Runup & Flooding

Beach erosion and street flooding can be caused by coincident high waves and high tides.  Tides are predictable years in advance, but high waves can only be forecast at most a week in advance, with sometimes large errors in wave height, period and arrival time. Furthermore, the relationship between waves offshore, seaward of the region of wave breaking, and shoreline water level is both complicated and understood poorly. Obviously, high offshore waves create high runup, but exactly how high also depends on beach face slope (steep versus shallow), and the presence or absence of offshore sand bars (Figure 1).


Figure 1. Wave runup at the shoreline

Complicated nonlinear fluid dynamics describe energy loss by breaking waves as they approach the shore. Breaking waves transfer momentum into the water column, elevating the mean water level (wave setup). Some wave energy reaches the shoreline and oscillates around the setup at the periods of incident sea-swell waves and also at longer “infragravity” periods.

Figure 2. January 18, 2019, ~ 5:00 AM Cortes Ave, Imperial Beach, CA. (a) aerial view of the beachfront. Sand elevation has been measured regularly along a transect (dashed line). PUV in ~8 m depth (including tide) observed incident waves. (b) LiDAR observations, and SWASH-modeled water elevation versus cross-shore location. Model bathymetries (solid black curves) combine historical and LiDAR bathymetry observations(Henderson et al., in prep).
We have tested and validated SWASH, a physics-based numerical model that transforms observed offshore waves (PUV in Figure 2a) to runup (observed with LiDAR, Figures 2 & 4). Overtopping (Figure 3) is difficult to model accurately because the fluid dynamics of spray and flow through riprap jetties are nasty, and field observations limited. Ongoing research aims to better understand and predict runup and overtopping. Additionally, we are exploring methods to predict runup with limited wave and bathymetry observations.
SWASH has been tested in small-to-moderate waves at Cardiff, California, with storm waves at Imperial Beach (Figure 2), and with jumbo swell (offshore height 7+ m) at Agate Beach, Oregon (Figure 4).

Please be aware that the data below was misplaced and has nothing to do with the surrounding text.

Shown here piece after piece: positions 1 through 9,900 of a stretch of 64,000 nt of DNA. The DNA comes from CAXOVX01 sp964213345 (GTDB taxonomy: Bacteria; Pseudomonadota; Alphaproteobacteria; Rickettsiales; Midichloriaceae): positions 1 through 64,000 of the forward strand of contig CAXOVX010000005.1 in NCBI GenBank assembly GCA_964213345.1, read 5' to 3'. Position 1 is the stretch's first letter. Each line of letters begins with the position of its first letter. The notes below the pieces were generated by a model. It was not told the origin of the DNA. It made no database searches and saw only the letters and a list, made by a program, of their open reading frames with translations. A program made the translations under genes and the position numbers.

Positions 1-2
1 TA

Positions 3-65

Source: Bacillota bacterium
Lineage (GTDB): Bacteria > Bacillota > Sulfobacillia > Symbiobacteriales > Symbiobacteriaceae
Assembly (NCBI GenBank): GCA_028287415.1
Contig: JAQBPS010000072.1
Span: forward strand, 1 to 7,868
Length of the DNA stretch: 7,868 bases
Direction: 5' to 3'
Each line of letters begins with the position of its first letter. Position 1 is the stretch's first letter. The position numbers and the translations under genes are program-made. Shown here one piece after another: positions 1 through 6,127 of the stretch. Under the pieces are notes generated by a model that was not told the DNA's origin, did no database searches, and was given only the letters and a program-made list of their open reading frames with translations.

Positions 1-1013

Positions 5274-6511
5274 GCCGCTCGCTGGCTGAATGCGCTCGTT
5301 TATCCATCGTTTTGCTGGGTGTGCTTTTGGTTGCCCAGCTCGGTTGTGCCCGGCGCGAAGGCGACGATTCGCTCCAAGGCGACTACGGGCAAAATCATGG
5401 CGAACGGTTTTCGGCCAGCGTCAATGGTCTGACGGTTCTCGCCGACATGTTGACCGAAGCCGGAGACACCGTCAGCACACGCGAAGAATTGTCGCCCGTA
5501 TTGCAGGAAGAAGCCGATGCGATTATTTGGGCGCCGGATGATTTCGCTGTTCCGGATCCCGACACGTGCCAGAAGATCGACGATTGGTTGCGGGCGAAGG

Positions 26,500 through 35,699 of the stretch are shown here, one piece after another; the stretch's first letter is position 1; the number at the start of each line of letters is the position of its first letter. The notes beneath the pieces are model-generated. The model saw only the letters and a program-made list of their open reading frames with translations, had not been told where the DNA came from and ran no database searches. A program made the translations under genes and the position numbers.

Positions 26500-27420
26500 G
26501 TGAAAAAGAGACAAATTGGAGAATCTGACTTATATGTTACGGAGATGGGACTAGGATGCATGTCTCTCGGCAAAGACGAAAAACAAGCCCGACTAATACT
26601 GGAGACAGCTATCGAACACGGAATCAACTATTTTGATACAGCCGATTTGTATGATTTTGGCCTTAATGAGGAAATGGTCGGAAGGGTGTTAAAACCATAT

Figure 3. Wave overtopping at Cortez Ave., Imperial Beach.


Figure 4. Wave breaking and runup were measured at Agate Beach, Oregon with  in situ sensors  (marked with poles) and with a scanning  LiDAR. LiDAR measured sea surface elevation along a cross-shore transect, several times per second. Pressure sensors (P06, P11, P13) measured water level at a point. About 7 minutes of wave record are shown in one image, and time progresses. Offshore waves were pumping (T=15 sec, H = 7.5 m) and runup excursions on the beach face reached 100 m. Four right panels shows the similarity of sea surface elevation measured with LiDAR and with pressure sensors. One LiDAR returns information equivalent to a transect of pressure sensors. However, LiDAR observations can be degraded by fog, rain, snow, ice, and foam.


J.W. Fiedler, A. Young, B.C. Ludka, W.C. O'Reilly, C. Henderson, M. Merrifield and R. T. Guza (2020), Predicting site-specific storm wave run-up. Nat Hazards.

Fiedler, J., P. Smit, K. Brodie, J. McNinch, and R.T. Guza (2018), Numerical modeling of wave runup on steep and mildly sloping natural beaches. Coastal Engineering. 131, 106-113,

Fiedler, J., P. Smit, K. Brodie, J. McNinch, R.T. Guza (2019). The offshore boundary condition in surf zone modeling, Coastal Engineering, 143, 12-20, ISSN 0378-3839,

Fiedler, J.W., K.L. Brodie, J.E. McNinch, and R.T. Guza (2015), Observations of runup and energy flux on a low-slope beach with high-energy, long-period ocean swell, Geophys. Res. Lett., 42, 9933–9941, doi: 10.1002/2015GL066124.

Henderson, C., J.W. Fiedler, M. Merrifield, A.P. Young, R.T. Guza, Observations and modeling of wave overtopping, in prep.

Lange, A, J.W. Fiedler, J.W., M.A. Merrifield, and R.T. Guza,  Estimating runup with limited bathymetry, in prep.